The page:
The following excerpt is from the article titled Denis Doolan of Special Olympics International: 5 Steps We Must Take To Truly Create An Inclusive, Representative, and Equitable Society published by Authority Magazine.
Sydney, which was a ground-breaking event in raising the profile of people with disabilities and attracting record crowds. That experience led to my first engagement with Special Olympics, as Director of Venues for the 2003 Special Olympics World Games. I worked on a variety of strategies and projects aimed at improving the inclusion of older people and individuals with disabilities before returning to Special Olympics about 10 years ago. Diversity and inclusion are at the heart of my current role—my team is responsible for training people with intellectual disabilities and ensuring they have opportunities to perform a variety of roles. I’ve seen time and again how powerful that can be.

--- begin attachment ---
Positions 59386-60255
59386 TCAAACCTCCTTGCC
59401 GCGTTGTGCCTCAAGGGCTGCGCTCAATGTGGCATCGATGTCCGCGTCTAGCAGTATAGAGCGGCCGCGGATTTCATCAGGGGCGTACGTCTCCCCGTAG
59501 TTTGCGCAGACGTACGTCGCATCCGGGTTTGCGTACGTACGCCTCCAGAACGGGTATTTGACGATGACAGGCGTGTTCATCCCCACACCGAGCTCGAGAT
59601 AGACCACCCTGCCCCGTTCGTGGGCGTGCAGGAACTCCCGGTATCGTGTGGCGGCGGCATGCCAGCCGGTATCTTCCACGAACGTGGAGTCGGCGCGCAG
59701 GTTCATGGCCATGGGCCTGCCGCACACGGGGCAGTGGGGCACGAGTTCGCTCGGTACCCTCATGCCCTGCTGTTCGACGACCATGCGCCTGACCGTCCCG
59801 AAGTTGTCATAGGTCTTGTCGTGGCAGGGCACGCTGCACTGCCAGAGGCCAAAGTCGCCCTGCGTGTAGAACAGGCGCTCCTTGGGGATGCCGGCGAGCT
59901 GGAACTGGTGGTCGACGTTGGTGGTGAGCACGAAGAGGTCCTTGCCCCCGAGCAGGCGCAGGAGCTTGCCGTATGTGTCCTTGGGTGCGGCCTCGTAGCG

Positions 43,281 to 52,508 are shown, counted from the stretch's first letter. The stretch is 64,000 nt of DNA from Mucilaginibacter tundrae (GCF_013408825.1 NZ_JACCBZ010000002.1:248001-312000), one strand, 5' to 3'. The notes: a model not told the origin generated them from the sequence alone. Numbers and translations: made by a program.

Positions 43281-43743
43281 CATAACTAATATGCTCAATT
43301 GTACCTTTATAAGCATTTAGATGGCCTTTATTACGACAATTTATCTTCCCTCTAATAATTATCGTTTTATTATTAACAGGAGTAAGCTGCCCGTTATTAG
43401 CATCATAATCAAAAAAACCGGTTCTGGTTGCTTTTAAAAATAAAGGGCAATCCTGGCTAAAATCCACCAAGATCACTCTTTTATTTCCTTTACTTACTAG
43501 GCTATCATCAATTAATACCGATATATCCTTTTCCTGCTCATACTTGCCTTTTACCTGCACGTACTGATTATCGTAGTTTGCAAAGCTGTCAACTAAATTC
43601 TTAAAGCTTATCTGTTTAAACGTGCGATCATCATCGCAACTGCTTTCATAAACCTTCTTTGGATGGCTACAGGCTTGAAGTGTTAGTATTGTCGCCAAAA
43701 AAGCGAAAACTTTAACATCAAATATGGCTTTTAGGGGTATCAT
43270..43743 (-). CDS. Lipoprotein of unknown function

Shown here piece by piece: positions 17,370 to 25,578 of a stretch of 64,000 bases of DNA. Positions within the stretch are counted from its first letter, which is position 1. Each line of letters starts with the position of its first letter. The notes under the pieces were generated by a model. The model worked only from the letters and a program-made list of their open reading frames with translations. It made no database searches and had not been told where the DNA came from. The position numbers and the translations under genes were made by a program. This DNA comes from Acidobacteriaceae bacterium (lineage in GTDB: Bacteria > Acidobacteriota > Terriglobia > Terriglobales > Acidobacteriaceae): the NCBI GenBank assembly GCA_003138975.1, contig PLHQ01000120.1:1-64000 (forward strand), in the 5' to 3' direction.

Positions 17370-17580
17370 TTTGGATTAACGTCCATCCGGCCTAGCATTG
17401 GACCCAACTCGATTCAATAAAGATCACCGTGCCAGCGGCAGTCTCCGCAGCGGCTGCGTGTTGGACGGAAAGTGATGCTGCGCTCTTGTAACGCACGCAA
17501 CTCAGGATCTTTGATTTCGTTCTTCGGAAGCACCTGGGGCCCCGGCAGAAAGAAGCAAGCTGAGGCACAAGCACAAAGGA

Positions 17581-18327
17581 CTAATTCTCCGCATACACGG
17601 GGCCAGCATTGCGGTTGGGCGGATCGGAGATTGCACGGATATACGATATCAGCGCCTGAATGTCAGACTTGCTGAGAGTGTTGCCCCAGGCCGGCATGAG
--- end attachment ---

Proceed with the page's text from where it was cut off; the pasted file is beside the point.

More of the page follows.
One of my favorite memories is presenting at a major HR conference in the UK with Ian Harper, a Special Olympics ‘athlete leader,’ who spoke from the heart about the barriers he faced in his lifetime. You could see and feel perceptions change in the room as he spoke, as everyone realized their low expectations were the real issue, not Ian’s different abilities.
Based on many similar experiences, we have developed an inclusive leadership model—the Unified Leadership approach—designed to challenge mindsets and change behaviors towards all marginalized groups, not only people with intellectual disabilities.